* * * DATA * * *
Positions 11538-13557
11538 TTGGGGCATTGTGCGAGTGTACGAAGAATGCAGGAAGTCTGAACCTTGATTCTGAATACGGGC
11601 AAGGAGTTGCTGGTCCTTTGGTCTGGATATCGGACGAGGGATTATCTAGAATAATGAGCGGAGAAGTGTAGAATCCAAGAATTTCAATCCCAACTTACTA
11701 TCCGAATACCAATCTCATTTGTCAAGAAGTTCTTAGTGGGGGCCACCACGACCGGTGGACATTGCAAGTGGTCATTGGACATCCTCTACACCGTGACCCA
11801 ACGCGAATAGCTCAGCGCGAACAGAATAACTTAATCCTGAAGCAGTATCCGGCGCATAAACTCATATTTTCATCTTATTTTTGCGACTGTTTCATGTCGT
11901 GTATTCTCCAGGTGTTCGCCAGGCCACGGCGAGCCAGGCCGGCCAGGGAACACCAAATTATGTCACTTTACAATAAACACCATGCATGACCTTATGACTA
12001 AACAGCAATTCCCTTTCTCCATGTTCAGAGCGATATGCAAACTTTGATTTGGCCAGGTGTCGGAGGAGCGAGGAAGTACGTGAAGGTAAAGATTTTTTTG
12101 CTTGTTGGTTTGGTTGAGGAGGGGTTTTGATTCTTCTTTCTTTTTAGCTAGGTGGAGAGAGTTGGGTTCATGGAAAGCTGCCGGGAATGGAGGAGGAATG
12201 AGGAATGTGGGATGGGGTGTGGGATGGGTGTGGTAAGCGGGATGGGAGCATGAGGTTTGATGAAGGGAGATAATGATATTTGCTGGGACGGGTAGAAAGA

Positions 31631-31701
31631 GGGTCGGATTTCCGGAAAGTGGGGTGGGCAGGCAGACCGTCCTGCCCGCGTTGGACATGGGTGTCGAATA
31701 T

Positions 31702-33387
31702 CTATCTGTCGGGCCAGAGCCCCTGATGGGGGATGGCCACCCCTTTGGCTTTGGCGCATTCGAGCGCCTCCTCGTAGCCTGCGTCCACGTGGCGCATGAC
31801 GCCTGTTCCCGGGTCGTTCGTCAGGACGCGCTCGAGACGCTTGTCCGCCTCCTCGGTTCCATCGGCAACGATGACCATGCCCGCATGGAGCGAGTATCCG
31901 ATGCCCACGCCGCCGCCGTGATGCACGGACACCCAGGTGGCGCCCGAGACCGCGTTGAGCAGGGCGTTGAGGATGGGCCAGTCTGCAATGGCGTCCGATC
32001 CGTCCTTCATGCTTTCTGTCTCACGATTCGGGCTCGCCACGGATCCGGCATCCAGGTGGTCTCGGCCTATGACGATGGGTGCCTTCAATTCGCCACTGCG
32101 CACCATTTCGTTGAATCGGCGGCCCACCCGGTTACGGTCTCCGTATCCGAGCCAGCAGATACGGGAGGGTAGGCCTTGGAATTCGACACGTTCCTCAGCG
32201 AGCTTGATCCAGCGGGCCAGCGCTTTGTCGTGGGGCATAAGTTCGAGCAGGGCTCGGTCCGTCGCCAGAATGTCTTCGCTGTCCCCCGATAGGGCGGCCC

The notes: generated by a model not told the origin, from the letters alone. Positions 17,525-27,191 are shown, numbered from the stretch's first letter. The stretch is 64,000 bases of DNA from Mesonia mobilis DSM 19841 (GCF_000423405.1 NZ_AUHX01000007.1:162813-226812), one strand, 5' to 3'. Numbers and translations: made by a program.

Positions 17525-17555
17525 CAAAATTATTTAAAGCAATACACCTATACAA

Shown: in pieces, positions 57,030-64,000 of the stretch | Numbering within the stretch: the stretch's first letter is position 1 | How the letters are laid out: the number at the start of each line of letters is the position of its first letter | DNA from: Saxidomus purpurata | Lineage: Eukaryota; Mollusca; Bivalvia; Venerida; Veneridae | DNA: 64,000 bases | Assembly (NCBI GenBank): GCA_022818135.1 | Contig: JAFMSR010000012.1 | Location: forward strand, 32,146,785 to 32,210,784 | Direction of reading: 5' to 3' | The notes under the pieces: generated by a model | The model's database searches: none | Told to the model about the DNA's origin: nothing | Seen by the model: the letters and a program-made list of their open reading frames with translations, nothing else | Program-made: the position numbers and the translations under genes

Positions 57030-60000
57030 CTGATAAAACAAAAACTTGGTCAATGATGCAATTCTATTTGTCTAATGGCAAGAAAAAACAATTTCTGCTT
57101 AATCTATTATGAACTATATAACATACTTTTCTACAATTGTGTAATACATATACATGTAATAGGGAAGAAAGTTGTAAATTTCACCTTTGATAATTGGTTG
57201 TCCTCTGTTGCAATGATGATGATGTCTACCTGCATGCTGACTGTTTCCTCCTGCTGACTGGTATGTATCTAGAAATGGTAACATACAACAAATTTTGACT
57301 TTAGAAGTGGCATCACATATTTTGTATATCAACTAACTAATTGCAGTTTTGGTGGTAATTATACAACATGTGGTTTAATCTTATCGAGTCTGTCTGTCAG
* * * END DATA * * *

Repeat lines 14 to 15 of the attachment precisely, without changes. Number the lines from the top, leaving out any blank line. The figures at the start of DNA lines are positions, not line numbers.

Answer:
31702 CTATCTGTCGGGCCAGAGCCCCTGATGGGGGATGGCCACCCCTTTGGCTTTGGCGCATTCGAGCGCCTCCTCGTAGCCTGCGTCCACGTGGCGCATGAC
31801 GCCTGTTCCCGGGTCGTTCGTCAGGACGCGCTCGAGACGCTTGTCCGCCTCCTCGGTTCCATCGGCAACGATGACCATGCCCGCATGGAGCGAGTATCCG